Almost everyone has heard of the benefits of apple cider vinegar. So it’s always nice to be able to include such a healthy ingredient in daily cooking.
Most French home cooks use a high-quality, artisan-made apple cider vinegar. It’s often produced in the Normandy region, home to many apple orchards.
For a quick starter or side dish, they mix herbs like tarragon or crushed aniseed with an apple cider vinaigrette to make a simple green salad taste special.
What’s the difference between an artisan-made and a mass-produced vinegar?
Two main differences: the quality of the base product used to make the vinegar and the time required to make it.
All products that contain sugars are used as a basis for vinegar. Red wine, white wine, or apple juice can be used. First, the sugars are converted into alcohol by using yeast. Next, the alcohol is transformed, with the presence of oxygen, to acetic acid by the acetic acid bacterium “Acetobacter.”
An artisan-made apple cider vinegar will use a good quality cider as it’s base whereas a mass-produced vinegar has a low-quality cider as its base.
The Fermentation Process
Vinegar is produced either by a fast or a slow fermentation process.
Large quantity, industrially produced vinegar uses an acetator- a machine that speeds up oxidation through a constant stream of air bubbles. This speeds up the fermentation so that vinegar can be produced quickly in 1 to 3 days.
However, it also causes the vinegar to lose the flavor characteristics of whatever was used to produce it-like a good cider in apple cider vinegar. So it no longer has the innate flavor profile of the source used to make it.
Slow methods are used in traditional vinegar production, where fermentation progresses throughout a few months to a year or longer.
Traditional, slow processes, such as the French “Orleans” method, demand a lengthy aging process in oak barrels, yielding a naturally stable product that doesn’t need preservatives or sulfites. Yaay!
Two French Recipes with Apple Cider Vinegar
1. Leeks with Coconut Milk and Apple Cider Sesame Oil Vinaigrette
• 2 Leeks
• 3 TB of Sesame Seed Oil
• 2 TB of Coconut Milk
• 1 TB of Sesame seeds
• 1 tsp of Apple Cider Vinegar
-Cut the leeks in 2 lengthwise and rinse well
-Cook 30 minutes in boiling, salted water
-Mix the sesame oil, sesame seeds, coconut milk, and apple cider vinegar together
-Drain the leeks, place in a serving dish and sprinkle with salt
-Drizzle the vinaigrette over the leeks and serve while still warm
2. Traditional “Poulet au Vinaigre” or Chicken with Apple Cider Vinegar
• 4 Chicken Thighs
• 800g of Potatoes
• 50g of Unsalted Butter
• 20 cl of Liquid Cream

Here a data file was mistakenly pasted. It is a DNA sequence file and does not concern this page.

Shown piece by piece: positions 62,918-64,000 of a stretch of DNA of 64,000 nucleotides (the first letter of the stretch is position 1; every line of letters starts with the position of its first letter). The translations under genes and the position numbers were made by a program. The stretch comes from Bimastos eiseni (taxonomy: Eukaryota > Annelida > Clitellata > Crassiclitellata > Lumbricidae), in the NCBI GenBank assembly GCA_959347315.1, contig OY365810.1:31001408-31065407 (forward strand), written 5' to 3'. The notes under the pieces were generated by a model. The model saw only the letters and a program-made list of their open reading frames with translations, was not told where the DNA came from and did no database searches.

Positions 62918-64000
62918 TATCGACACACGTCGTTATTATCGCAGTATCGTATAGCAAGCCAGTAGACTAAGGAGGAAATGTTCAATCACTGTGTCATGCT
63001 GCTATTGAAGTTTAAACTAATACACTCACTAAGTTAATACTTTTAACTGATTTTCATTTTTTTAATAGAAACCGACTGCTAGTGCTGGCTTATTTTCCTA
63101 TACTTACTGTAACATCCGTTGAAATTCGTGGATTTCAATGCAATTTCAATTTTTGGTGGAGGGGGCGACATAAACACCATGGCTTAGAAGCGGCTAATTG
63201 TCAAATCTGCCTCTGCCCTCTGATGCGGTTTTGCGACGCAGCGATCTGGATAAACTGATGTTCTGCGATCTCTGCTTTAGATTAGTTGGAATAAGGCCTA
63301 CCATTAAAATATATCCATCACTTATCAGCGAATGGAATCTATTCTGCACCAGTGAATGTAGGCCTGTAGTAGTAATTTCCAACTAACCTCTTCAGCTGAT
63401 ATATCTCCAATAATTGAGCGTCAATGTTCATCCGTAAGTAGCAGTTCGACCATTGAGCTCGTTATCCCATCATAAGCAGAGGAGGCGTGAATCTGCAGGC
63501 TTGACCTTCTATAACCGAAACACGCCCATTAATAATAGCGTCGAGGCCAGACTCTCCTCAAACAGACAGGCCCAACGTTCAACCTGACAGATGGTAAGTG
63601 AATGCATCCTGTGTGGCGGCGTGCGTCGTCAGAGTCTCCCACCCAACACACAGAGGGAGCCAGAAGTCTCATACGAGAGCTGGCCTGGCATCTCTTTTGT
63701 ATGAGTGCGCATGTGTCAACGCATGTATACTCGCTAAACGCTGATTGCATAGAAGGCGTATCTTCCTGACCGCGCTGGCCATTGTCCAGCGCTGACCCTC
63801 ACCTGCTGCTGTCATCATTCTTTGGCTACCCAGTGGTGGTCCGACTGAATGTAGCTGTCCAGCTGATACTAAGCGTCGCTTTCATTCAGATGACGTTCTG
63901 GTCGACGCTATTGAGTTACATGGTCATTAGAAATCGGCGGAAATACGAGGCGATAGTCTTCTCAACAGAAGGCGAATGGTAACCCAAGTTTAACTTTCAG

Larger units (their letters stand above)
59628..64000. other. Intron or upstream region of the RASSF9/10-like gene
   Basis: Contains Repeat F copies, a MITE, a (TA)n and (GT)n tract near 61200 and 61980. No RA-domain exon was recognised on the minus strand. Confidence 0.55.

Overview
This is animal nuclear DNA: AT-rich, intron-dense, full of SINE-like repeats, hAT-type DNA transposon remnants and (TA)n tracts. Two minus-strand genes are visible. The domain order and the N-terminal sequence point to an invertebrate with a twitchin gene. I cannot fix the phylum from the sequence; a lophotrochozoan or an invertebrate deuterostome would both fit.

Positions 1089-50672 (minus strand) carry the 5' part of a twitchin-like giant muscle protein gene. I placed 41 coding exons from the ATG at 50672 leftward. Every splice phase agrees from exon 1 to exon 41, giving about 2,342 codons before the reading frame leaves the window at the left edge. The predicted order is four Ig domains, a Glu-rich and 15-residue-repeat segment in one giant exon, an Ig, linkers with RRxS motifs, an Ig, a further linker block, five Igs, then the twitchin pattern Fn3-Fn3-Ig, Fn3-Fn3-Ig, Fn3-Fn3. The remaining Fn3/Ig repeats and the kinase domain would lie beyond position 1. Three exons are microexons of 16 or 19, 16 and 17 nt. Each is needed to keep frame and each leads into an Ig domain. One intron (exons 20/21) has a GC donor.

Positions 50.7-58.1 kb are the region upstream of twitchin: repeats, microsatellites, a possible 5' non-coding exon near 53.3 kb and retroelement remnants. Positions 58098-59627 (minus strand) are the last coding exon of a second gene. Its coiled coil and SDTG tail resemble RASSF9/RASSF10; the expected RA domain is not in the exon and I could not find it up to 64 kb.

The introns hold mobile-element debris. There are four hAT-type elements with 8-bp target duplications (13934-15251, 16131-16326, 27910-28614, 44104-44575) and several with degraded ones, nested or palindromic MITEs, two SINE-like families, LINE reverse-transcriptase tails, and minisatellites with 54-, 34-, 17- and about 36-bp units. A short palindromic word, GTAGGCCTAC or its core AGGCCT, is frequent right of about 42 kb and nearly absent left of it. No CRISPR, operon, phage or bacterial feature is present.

• 2 Medium White Onions
• 1 TB of chopped parsley
• 10 cl of Apple Cider Vinegar
• 1/2 cube of Chicken Bouillon
• 5 cl of White Wine (dry)
• 5 cl of oil (for frying)
• Salt and Pepper to taste
-Peel and chop the onions
-Dilute the chicken bouillon cube in 10 cl of boiling water
-In a frying pan, heat the oil and fry the chicken thighs until golden brown, then remove and set aside
-In the same pan, sauté the onions until tender
-Return the chicken to the pan and add half the vinegar, all of the white wine and the diluted chicken bouillon
-Salt and pepper to taste, cover and let simmer lightly for 20 minutes
-Remove the chicken and keep warm
-Reduce by half the cooking liquid on high heat
-Add the remaining 1/2 of the apple cider vinegar, the cream and whisk in the butter slowly in small pieces one by one.
-Serve with boiled potatoes or rice topped with the chopped parsley
Where to buy High-Quality French Apple Cider Vinegar in the U.S.
An excellent place to start is with one of the last great artisanal vinegar makers in the French “Orleans” style, Martin Pouret. This company has been operated by the same family since the 18th century and is now run by the 6th generation of the Martin family!
You can read more about French vinegar-making here.
You can find an excellent organic Apple Cider Vinegar by Bragg on Amazon.com.
A well-made apple cider vinegar has little to do with the mass-produced vinegar sold in supermarkets. It has more flavor and, as with
It goes very well in vinaigrettes for simple French vegetable recipes and adds a special something to traditional cream-based sauces.
I try to buy a well-made, unpasteurized, organic apple cider vinegar so that it has full flavor without all the chemicals and preservatives. Add to that the high-quality apples used in producing it, and you’ll realize it’s healthier for you and your family.
And now you: What vinegar do you use? Have you ever tried apple cider vinegar in cooking? Leave a comment and tell me about it!
Photo courtesy of Unsplash.com